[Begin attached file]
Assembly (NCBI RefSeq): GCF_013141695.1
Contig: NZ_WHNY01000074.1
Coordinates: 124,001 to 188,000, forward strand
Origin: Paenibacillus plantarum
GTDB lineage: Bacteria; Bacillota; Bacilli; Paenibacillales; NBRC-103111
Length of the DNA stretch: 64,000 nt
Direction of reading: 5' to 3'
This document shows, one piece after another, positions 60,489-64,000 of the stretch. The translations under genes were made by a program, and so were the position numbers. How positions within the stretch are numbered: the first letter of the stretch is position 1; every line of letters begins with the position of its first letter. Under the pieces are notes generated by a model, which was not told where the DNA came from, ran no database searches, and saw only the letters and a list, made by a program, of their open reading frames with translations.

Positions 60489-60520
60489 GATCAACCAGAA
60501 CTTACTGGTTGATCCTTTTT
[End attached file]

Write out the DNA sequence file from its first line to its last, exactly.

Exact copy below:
Assembly (NCBI RefSeq): GCF_013141695.1
Contig: NZ_WHNY01000074.1
Coordinates: 124,001 to 188,000, forward strand
Origin: Paenibacillus plantarum
GTDB lineage: Bacteria; Bacillota; Bacilli; Paenibacillales; NBRC-103111
Length of the DNA stretch: 64,000 nt
Direction of reading: 5' to 3'
This document shows, one piece after another, positions 60,489-64,000 of the stretch. The translations under genes were made by a program, and so were the position numbers. How positions within the stretch are numbered: the first letter of the stretch is position 1; every line of letters begins with the position of its first letter. Under the pieces are notes generated by a model, which was not told where the DNA came from, ran no database searches, and saw only the letters and a list, made by a program, of their open reading frames with translations.

Positions 60489-60520
60489 GATCAACCAGAA
60501 CTTACTGGTTGATCCTTTTT